Golang and OpenAPI(Swagger). How to create documentation for your REST API services


With popularity of building and maintaining REST API services written with Go, developers face with the problems of documenting it. Swagger (Open API initiative) is a framework for describing your API and making it interactive using text-representative yaml or json format that can be understood by developers and non-developers. Benefits of documenting API using swagger:

  • Explanation of what the method/resource does. It helps you to understand what the method does such as scenarios, response codes, query parameters, JSON responses, etc. Moreover, developers can see the changes in API when they review Pull Requests or Merge Requests.

  • Easier communication with different teams. Developers, management, potential clients can participate in designing an API because they can use one of user friendly UIs(swagger-ui or ReDoc). Therefore nobody nags you in a Slack chat asking about arguments, parameters, you look less in a file with routes, so you can just do your work concentrated on the final result.

  • Ecosystem. Swagger consists non only of specification but of UI and editor making it easier to work with API documentation.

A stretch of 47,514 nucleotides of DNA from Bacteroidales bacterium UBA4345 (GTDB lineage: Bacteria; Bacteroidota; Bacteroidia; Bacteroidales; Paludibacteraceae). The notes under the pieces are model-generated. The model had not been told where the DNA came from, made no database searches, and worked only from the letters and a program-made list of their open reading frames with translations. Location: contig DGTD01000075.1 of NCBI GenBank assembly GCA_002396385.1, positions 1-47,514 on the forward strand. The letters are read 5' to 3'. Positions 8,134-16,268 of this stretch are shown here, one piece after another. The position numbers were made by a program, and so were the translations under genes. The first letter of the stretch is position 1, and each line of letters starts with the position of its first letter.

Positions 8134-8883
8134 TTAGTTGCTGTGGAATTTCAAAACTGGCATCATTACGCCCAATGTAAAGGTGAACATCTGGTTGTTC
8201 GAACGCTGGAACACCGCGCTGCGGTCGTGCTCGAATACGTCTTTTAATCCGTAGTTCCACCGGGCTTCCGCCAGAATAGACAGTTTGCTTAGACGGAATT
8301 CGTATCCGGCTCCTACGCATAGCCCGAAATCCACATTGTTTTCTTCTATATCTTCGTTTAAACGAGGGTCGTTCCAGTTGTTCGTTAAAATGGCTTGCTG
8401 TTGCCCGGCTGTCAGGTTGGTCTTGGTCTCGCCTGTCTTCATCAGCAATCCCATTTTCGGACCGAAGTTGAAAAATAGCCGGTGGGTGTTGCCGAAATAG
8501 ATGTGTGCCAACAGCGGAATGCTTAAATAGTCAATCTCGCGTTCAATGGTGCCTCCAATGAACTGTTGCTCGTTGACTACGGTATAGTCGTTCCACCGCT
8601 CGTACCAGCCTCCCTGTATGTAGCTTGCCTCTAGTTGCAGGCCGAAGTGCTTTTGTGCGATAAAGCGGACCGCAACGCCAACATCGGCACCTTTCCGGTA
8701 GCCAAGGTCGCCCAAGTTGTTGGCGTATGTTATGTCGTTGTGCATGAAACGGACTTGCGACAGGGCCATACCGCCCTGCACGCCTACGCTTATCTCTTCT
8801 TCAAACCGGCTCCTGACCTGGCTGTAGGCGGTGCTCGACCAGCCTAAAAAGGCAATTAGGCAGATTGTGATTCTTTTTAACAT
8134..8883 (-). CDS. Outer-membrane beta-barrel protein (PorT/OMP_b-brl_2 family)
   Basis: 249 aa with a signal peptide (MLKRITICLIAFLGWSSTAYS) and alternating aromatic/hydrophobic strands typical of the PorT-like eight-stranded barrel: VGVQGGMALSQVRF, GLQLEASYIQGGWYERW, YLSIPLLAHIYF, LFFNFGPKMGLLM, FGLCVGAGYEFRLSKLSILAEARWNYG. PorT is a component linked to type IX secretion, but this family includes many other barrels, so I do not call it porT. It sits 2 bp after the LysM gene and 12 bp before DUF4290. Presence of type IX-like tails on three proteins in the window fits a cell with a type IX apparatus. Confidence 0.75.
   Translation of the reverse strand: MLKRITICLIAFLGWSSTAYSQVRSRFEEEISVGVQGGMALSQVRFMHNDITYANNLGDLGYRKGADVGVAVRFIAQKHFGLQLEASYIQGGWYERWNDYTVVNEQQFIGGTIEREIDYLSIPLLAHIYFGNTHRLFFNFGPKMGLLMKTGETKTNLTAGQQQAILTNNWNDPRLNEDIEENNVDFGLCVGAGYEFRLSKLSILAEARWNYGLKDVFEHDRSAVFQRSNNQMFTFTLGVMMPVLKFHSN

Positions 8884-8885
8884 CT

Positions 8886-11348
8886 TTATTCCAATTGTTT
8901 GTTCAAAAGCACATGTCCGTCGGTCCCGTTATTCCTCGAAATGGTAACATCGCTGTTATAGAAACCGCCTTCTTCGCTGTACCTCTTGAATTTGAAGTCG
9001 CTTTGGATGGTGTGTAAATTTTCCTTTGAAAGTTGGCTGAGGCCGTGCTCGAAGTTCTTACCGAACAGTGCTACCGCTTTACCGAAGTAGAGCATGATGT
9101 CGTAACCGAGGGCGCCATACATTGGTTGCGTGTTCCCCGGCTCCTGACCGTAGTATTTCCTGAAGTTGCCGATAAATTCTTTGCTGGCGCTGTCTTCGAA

But this approach has one drawback:

  • Time. Developers have to spend time to understand the standard and support of the existing documentation, tools if there is no documentation team and they have to write documentation themselves.

If you write your REST API with Go, in fact you can use only go-swagger to generate docs by golang code. It is complex tool supporting design first API approach, code generation and docs generation by existing Go code.

From the one hand code generation by specification is not so bad idea, but from the other hand I want to control both the code and generation of my API documentation. Even if I decide to use code generation using go generate, I want to controll that process. In addition at the API designing stage we know only how presenters have to look like and don’t know the structure the code of future application. Thats why I will show you how to generate swagger spec for method stubs in existing Golang application and I will try to explain some unobvious moments. I will try to describe the situations I faced with and describe how to generate proper specification.

The full code of examples can also be found on Github

Getting started.

Firstly you should install go-swagger. It is described how to do it properly in official documentations or in README.md. Then we will use syntax of annotations - when swagger meet the comment section with proper tag, parser can understand that tag is for swagger documentation.